Former NFL cornerback C.J. Spillman was convicted of sexual assault on Thursday stemming from a 2014 incident at the Cowboys’ team hotel when Spillman played for Dallas.
According to Claire Z. Cardona of the Dallas Morning News, a jury found Spillman guilty in under two hours in a trial that began on Monday in Fort Worth, Tex.
The second degree felony sexual assault charge carries a sentence of between two and 20 years in prison. Sentencing is scheduled for Friday.
Spillman was accused of sexually assaulting a woman at the Gaylord Texan Resort and Convention Center in Grapevine, Tex. on Sept. 20, 2014. Spillman wasn’t officially charged until June 30, 2015 and Spillman played the remainder of the 2014 season with the Cowboys while charges were pending.
Spillman admitted to having sex with the woman but claimed it was a consensual encounter. The jury disagreed.
He has not been on an NFL roster since the conclusion of the 2014 season.
There’s still a little more than four weeks before the Texans open training camp, and outside linebacker Whitney Mercilus says he’ll be ready to go when the Texans take the field.
Mercilus has been battling a hamstring injury, but he told the Houston Chronicle that with extra treatment and rehab, he plans to be on the field in late July.
“I’m feeling good, starting to get healthy,” Mercilus said.
Mercilus said he plans to go to Los Angeles in early July to visit a specialist with whom he’s previously worked. The injury kept Mercilus on the sideline during the Texans’ spring on-field work.
The AFC’s Defensive Player of the Month last December, Mercilus has become a key part of what could be a very good Texans defense. He had a career-high 12 sacks last season and also recovered two fumbles.
Both by necessity and later because the Ravens were playing for the future, tight end Maxx Williams had a busy rookie season.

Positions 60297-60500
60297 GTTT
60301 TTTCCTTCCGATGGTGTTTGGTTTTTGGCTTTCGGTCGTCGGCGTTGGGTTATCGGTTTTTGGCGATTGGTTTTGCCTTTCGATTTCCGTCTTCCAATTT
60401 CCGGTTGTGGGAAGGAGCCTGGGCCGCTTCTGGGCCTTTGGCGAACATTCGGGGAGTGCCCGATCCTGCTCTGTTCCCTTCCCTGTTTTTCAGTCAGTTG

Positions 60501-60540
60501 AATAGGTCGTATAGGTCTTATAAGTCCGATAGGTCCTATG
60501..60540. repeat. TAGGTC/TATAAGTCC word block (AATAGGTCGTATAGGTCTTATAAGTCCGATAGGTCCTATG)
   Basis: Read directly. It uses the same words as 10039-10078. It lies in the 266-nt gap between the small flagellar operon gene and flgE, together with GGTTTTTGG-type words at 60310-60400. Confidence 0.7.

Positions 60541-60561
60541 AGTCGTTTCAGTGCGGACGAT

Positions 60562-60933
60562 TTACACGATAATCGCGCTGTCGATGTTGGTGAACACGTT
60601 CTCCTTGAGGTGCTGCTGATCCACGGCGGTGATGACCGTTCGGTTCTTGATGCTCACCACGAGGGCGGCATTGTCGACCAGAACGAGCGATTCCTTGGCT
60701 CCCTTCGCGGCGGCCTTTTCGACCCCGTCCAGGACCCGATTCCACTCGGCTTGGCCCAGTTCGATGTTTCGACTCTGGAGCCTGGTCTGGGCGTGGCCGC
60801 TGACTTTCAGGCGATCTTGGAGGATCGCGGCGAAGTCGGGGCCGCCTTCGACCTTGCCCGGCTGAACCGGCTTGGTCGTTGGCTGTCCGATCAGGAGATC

Heading into 2016, though, Williams sees a crowded tight end situation. Veteran Ben Watson was signed in March, and quarterback Joe Flacco is hoping one of his favorite targets, Dennis Pitta, will be able to return from injury. If everyone is healthy, Williams could find himself fighting for snaps, but he’s saying the right things about welcoming the chance to work with Watson and Pitta.
“It really helps having the veterans here; it really gives me a chance to learn from them and see what made them successful,” Williams said, per the Ravens’ official website. “It’s nice seeing those guys practice every day so you can take what they have and build off that.”
Williams said the Ravens tight ends have asked themselves, “What’s wrong with having the best tight end group in the NFL? We’re going to work to make each other better and then figure it out going into the season.”
Williams played in 14 games last season, starting seven. That’s probably more game action than the Ravens anticipated Williams, a second-round pick in 2015, getting as a rookie.
He just turned 22 in April, but he set franchise rookie records last fall with 32 receptions for 268 yards. With Watson in the fold and Pitta and Crockett Gillmore trying to get healthy, Williams knows he may have to wait his turn but said he’s comfortable with his surroundings and confident in his abilities.
“It’s nice knowing what to expect every day,” he said. “Last year, I went into every day not knowing what was going to happen. This year there’s a lot of that stress off now that I’ve been through it. Now it’s really about football and focusing on your game to get better every day.”